Women are already expected to work hard to prevent themselves from becoming the victims of sexual assault. They’re told to avoid wearing revealing clothing, travel in groups, make sure they don’t get too drunk, and always keep a close eye on their drink. Now, remembering to put on anti-rape nail polish and discretely slip a finger into each drink might be added to that ever-growing checklist — something that actually reinforces a pervasive rape culture in our society.
“One of the ways that rape is used as a tool to control people is by limiting their behavior,” Rebecca Nagle, one of the co-directors of an activist group called FORCE: Upsetting Rape Culture that challenges the societal norms around sexual assault, explained. “As a woman, I’m told not to go out alone at night, to watch my drink, to do all of these things. That way, rape isn’t just controlling me while I’m actually being assaulted — it controls me 24/7 because it limits my behavior. Solutions like these actually just recreate that. I don’t want to fucking test my drink when I’m at the bar. That’s not the world I want to live in.”
“The problem isn’t that women don’t know when there are roofies in their drink; the problem is people putting roofies in their drink in the first place,” Nagle pointed out.
“I think a lot of the time we get focused on these new products because they’re innovative and they’re interesting, and it’s really cool that they figured out how to create nail polish that does this. But at the end of the day, are you having those tough conversations with students, and particularly men, who are at risk for committing sexual assault?” Vitchers added. “Are you talking to young men about the importance of respecting other people’s boundaries and understanding what it means to obtain consent?”
People shouldn’t steal, but nobody says that padlocks reinforce a pervasive theft culture.
But wait! there’s more!
Melissa McEwen at Shakesville:
Being able to detect roofies in your drink only protects you; the person who put them there can move on to someone who isn’t wearing nail polish.
How can you argue with logic like that?
I don’t want to be the victim of ANY crime. I keep my valuables locked up. I don’t flash large wads of cash in public. I avoid sketchy neighborhoods. I take reasonable precautions to protect myself and my possessions.
If I didn’t take precautions and someone robbed me, they would still be wrong. Somebody might say I was “asking for it” but nobody would treat that as a “get out of jail free” card.
Rape is a bad thing. In prison, murderers have high status but the only thing lower than rapists is child molesters, which is basically child rape.
Unfortunately for the rest of us there are some predators out there who look like human beings. The best way to protect yourself against predators is to avoid them. If you can’t avoid them a gun comes in handy because talking to a pack of hungry wolves is a waste of time.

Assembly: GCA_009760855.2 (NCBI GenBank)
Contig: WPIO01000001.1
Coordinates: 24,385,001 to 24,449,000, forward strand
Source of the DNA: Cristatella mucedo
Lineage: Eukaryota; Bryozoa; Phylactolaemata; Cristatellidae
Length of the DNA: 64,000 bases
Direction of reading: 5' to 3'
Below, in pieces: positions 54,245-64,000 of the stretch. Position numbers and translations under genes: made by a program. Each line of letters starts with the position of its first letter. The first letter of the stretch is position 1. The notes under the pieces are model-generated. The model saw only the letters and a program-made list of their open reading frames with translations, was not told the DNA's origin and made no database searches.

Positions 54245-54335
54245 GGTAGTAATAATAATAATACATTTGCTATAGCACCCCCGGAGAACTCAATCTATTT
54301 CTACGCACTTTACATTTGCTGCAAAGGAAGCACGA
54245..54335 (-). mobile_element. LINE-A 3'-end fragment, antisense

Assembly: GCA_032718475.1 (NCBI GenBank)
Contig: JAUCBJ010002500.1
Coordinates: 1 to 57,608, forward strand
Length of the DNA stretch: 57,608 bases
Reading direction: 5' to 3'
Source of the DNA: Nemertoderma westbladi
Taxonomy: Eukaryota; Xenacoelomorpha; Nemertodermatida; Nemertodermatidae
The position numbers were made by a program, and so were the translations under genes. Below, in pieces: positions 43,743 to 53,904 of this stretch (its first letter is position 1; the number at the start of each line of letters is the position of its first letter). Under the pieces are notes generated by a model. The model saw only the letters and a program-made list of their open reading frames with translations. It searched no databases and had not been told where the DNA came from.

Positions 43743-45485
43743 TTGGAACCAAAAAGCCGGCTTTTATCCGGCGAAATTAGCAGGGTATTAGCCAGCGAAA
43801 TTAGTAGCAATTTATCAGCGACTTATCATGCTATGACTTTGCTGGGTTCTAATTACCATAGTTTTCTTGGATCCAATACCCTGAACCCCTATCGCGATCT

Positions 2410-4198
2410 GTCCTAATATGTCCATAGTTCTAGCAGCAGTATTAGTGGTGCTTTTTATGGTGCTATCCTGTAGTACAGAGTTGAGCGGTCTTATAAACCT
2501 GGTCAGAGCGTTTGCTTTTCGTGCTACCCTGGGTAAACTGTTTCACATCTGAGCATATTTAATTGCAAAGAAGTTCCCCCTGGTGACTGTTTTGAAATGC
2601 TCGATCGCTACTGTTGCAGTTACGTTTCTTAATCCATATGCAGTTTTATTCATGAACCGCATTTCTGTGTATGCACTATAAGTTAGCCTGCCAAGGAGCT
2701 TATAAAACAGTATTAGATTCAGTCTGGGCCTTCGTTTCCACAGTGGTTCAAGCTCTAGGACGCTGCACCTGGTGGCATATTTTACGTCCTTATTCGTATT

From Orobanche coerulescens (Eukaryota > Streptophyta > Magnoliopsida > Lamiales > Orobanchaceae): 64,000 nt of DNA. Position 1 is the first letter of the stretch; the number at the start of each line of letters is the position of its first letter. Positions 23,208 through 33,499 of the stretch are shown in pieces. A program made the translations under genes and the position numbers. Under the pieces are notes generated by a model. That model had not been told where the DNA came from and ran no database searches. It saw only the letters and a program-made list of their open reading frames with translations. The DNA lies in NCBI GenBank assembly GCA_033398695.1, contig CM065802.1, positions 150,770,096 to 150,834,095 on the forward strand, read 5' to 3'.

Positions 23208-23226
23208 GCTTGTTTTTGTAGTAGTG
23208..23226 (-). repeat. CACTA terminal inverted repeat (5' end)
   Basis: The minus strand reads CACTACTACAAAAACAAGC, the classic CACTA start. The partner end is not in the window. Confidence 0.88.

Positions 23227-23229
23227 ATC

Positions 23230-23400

It has been over two weeks since Michael Brown was shot and killed by Officer Darren Wilson. Almost from the first day the racial narrative has been in place.
This is the racial narrative:
One day, for no particular reason, a racist white cop murdered an unarmed black teen in cold blood in broad daylight in front of witnesses. The unarmed black teen was doing nothing except walking down the street when the racist white cop stopped him for no reason and started harassing him. The unarmed black teen tried to run and the racist white cop began shooting him in the back. The unarmed black teen stopped and turned around with his hands in the air, trying to surrender. The racist white cop then shot the unarmed black teen several more times, including a final shot in the head as he lay wounded on the street.
This type of cold blooded murder of unarmed black men and boys by racist white cops is epidemic in this racist nation.
Sometimes instead of a racist white cop it is a racist white vigilante/cop wannabe who does the shooting. Sometimes there is more than one racist white cop involved. The unarmed black teen/man is always blameless and innocent, at least at the beginning of the narrative.
The amazing thing about the racial narrative is that it is basically impervious to contradictory facts, no matter how indisputable they may be.
Meanwhile, Michael Brown was buried today. It was a media circus.
I picked a bad week to quit drinking.
When Jimmy Fallon announced Miley Cyrus’ name as winner of Video of the Year for “Wrecking Ball,” the singer stood and directed a young man with long, blonde hair to the stage. “Thank you, all,” he said, as Cyrus looked on. “My name is Jesse.” He explained that there were more than 1.6 million runaways and homeless youth in the U.S. – “I’m one of these people,” he said. It was the beginning of a touching speech that put an emotional Cyrus into tears.
“I’ve survived in shelters all over the city,” Jesse said. “I’ve been an extra in your movies, I’ve been an extra in your life…. Outside these doors are 54,000 human beings that have no place to call home.”